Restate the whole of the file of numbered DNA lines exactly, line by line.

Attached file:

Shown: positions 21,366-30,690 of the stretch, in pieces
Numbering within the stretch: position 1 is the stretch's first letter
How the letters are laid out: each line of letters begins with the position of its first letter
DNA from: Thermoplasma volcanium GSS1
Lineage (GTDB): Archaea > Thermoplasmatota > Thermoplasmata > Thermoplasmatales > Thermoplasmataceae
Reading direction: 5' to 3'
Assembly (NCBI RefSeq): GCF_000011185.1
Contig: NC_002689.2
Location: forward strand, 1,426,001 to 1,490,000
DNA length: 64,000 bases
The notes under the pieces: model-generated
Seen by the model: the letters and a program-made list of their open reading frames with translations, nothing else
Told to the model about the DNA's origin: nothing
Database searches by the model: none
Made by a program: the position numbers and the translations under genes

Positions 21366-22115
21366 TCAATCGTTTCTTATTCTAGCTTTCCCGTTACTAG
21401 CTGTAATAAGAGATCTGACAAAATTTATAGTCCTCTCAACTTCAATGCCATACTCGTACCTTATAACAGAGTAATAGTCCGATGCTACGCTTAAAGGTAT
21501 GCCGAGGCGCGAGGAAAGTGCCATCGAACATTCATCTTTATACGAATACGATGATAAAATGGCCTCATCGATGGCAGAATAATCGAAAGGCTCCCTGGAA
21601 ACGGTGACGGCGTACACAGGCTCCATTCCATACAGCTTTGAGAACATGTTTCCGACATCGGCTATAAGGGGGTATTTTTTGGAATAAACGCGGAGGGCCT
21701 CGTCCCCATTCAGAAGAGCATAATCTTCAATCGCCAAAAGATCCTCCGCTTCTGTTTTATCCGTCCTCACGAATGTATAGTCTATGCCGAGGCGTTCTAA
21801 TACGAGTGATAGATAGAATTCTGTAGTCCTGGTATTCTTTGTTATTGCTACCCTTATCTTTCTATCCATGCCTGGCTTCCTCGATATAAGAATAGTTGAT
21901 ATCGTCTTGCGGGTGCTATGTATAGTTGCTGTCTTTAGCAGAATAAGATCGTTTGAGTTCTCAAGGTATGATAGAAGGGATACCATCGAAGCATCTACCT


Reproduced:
Shown: positions 21,366-30,690 of the stretch, in pieces
Numbering within the stretch: position 1 is the stretch's first letter
How the letters are laid out: each line of letters begins with the position of its first letter
DNA from: Thermoplasma volcanium GSS1
Lineage (GTDB): Archaea > Thermoplasmatota > Thermoplasmata > Thermoplasmatales > Thermoplasmataceae
Reading direction: 5' to 3'
Assembly (NCBI RefSeq): GCF_000011185.1
Contig: NC_002689.2
Location: forward strand, 1,426,001 to 1,490,000
DNA length: 64,000 bases
The notes under the pieces: model-generated
Seen by the model: the letters and a program-made list of their open reading frames with translations, nothing else
Told to the model about the DNA's origin: nothing
Database searches by the model: none
Made by a program: the position numbers and the translations under genes

Positions 21366-22115
21366 TCAATCGTTTCTTATTCTAGCTTTCCCGTTACTAG
21401 CTGTAATAAGAGATCTGACAAAATTTATAGTCCTCTCAACTTCAATGCCATACTCGTACCTTATAACAGAGTAATAGTCCGATGCTACGCTTAAAGGTAT
21501 GCCGAGGCGCGAGGAAAGTGCCATCGAACATTCATCTTTATACGAATACGATGATAAAATGGCCTCATCGATGGCAGAATAATCGAAAGGCTCCCTGGAA
21601 ACGGTGACGGCGTACACAGGCTCCATTCCATACAGCTTTGAGAACATGTTTCCGACATCGGCTATAAGGGGGTATTTTTTGGAATAAACGCGGAGGGCCT
21701 CGTCCCCATTCAGAAGAGCATAATCTTCAATCGCCAAAAGATCCTCCGCTTCTGTTTTATCCGTCCTCACGAATGTATAGTCTATGCCGAGGCGTTCTAA
21801 TACGAGTGATAGATAGAATTCTGTAGTCCTGGTATTCTTTGTTATTGCTACCCTTATCTTTCTATCCATGCCTGGCTTCCTCGATATAAGAATAGTTGAT
21901 ATCGTCTTGCGGGTGCTATGTATAGTTGCTGTCTTTAGCAGAATAAGATCGTTTGAGTTCTCAAGGTATGATAGAAGGGATACCATCGAAGCATCTACCT